First-years in SoHE’s Political Textiles Seminar Answer Election Anxiety with Art & Design

The students' collaborative design featured a Wisconsin-shaped word cloud printed locally on canvas bags. Photo by Marina Moskowitz

The students’ collaborative design featured a Wisconsin-shaped word cloud printed locally on canvas bags. Photo by Marina Moskowitz.

With the U.S. general election looming especially large over the fall semester in swing state Wisconsin, the 16 students in Dr. Marina Moskowitz’s First-Year Interest Group (FIG) seminar didn’t have to look far for inspiration for their collective final project. After spending their semester in her course “The Fabric of American Politics: Textiles as Political Expressions” (DS 501), they were tasked with creating something of their own to promote voter interest and participation in this momentous election.

“This is by far one of my most engaging classes,” says Jada Young,* a student in the class currently interning as a Presidential Fellow with the Democratic National Committee. “We get to talk about current events while connecting them to past events, and we can really see how textiles are used to convey powerful and meaningful messages in politics.”

After several class discussions and breakout group exercises, the students decided they wanted to prioritize reaching their fellow students and young people with key facts about why their vote matters and how to vote. The result: an eye-catching canvas bag featuring a Wisconsin-shaped word cloud representing the diversity of voices in their own classroom, plus a QR code linking to more information. This week, the students printed 500 of their final design with a local printer and distributed the bags for free across campus, wearing masks and observing physical distancing.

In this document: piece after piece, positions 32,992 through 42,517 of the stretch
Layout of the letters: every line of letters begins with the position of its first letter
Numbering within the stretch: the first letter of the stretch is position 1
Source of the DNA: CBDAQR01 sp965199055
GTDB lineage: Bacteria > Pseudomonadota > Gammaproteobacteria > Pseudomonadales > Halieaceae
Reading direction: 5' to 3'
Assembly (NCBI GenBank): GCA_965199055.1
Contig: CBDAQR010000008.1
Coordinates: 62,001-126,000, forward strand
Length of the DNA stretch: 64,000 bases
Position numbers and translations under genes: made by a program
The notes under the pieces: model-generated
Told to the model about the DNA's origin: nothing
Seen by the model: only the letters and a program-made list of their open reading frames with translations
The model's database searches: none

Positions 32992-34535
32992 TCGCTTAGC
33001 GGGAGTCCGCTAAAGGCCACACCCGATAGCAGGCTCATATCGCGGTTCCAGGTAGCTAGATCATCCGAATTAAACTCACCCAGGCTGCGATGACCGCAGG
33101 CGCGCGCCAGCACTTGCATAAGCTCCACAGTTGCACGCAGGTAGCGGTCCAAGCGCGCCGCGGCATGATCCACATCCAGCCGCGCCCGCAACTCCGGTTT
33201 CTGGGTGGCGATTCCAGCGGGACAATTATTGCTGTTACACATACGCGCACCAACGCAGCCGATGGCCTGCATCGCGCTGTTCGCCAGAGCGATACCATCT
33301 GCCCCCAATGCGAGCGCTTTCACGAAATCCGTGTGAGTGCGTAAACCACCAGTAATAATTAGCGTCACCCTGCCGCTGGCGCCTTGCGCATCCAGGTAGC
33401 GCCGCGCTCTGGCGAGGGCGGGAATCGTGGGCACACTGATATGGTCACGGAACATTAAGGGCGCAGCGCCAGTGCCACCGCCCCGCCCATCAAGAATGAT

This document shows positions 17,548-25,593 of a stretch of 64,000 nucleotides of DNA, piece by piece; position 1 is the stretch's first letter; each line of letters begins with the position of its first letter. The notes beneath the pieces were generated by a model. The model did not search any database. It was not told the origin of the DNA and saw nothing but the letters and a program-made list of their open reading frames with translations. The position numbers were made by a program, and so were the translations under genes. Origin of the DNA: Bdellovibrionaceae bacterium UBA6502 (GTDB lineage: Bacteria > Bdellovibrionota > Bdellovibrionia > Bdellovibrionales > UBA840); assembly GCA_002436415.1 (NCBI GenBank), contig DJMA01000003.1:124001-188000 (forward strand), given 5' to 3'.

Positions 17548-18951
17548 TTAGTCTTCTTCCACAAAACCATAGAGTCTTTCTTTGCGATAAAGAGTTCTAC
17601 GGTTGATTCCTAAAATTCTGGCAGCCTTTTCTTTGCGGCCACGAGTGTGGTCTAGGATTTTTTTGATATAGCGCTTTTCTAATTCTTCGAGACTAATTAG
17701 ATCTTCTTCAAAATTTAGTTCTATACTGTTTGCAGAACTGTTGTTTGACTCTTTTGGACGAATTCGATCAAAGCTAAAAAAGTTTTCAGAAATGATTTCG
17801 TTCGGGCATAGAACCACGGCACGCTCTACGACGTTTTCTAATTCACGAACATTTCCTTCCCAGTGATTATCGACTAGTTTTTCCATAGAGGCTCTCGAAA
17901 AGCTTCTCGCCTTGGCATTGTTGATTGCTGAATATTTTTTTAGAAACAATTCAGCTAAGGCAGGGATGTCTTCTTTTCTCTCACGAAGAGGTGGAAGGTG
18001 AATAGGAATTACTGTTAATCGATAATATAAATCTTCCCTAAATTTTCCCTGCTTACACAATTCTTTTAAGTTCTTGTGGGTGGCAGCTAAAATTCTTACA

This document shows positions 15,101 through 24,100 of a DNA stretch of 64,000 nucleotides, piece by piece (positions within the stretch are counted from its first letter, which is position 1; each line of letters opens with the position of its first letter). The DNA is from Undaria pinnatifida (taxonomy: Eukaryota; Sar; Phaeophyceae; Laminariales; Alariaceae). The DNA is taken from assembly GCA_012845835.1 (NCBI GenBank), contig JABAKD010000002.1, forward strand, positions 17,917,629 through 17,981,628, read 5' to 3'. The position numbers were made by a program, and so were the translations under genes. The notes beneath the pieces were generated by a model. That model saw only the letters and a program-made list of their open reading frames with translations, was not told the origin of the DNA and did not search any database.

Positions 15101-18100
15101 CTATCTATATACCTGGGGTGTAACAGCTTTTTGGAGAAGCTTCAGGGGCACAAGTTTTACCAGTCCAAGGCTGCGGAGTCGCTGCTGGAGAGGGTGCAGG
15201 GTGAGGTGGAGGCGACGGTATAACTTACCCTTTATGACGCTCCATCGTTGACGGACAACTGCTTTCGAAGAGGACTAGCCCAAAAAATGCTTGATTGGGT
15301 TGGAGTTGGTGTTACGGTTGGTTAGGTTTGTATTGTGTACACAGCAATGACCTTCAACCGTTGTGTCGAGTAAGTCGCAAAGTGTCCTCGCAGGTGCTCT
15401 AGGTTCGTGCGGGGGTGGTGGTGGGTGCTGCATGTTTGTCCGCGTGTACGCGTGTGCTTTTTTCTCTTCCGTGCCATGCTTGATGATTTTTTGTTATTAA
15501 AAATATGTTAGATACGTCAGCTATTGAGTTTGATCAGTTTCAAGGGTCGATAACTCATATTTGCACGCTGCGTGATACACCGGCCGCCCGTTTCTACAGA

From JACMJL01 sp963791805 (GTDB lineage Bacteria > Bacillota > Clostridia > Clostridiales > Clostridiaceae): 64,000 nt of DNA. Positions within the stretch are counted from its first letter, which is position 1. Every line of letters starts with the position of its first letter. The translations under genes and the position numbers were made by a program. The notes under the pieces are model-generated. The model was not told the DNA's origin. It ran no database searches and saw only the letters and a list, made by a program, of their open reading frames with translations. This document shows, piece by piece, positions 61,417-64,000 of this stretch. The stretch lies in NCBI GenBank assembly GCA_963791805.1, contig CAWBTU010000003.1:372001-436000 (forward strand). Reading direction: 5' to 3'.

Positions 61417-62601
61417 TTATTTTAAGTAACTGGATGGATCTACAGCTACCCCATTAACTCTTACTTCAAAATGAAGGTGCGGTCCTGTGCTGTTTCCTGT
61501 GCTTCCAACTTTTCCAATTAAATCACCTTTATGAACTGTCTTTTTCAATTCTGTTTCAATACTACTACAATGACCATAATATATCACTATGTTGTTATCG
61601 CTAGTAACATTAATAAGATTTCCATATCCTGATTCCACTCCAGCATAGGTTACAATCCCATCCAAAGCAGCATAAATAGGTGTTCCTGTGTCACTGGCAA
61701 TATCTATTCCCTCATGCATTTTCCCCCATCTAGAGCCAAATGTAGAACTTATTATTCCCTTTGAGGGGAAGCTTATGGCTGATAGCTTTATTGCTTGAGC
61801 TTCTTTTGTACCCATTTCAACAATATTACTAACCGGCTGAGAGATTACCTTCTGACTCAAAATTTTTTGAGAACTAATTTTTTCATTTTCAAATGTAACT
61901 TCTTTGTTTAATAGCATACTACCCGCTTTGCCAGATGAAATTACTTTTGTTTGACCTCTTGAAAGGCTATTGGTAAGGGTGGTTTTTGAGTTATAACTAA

Elle Monfried,* another student in the class who helped lead distribution efforts for the project, was excited to see her fellow students’ shared energy around the election—a result, she guessed, of it being the first general election in which they were old enough to exercise their vote.

“When asking for bags, many went out of their way to say, ‘Is it okay if I take one even if I already voted?’, which was always the best thing to hear throughout the day because it showed … how excited and nerve-racking the upcoming election has made so many,” she says. “As a first time voter, I have found that voting myself won’t truly make a difference unless I encourage others to vote for what they believe is right for this country.”

This sense of camaraderie and cohesion is exactly what the FIG program is intended to help build among participants, both in the classroom with one another (even when virtual) and beyond, through the lessons and connections they make through the course material. Its built-in funding support also ensured the students wouldn’t have to charge their peers for the bags.

“The students did an amazing job of collaborating, and I was impressed with how engaged they were by contemporary politics and excited to share their passion with their peers,” says Dr. Marina Moskowitz, the course professor and SoHE’s Lynn and Gary Mecklenburg Chair in Textiles, Material Culture, and Design. “This class focuses on how design and material culture—especially textiles—are harnessed to express political beliefs. I challenged the students to apply those ideas to our present moment, and in this mostly virtual world in which we have all been living, they understood that it was all the more important to us to produce this ‘real’ thing together.”


Couldn’t snag a bag? You can still view the students’ online resources encouraging people to vote and explaining why it matters at teachingtextiles.net/vote2020.

*Jada Young plans to major in Pre-elementary Education with an emphasis in English, Elle Monfried in Retailing and Consumer Behavior and International Relations.

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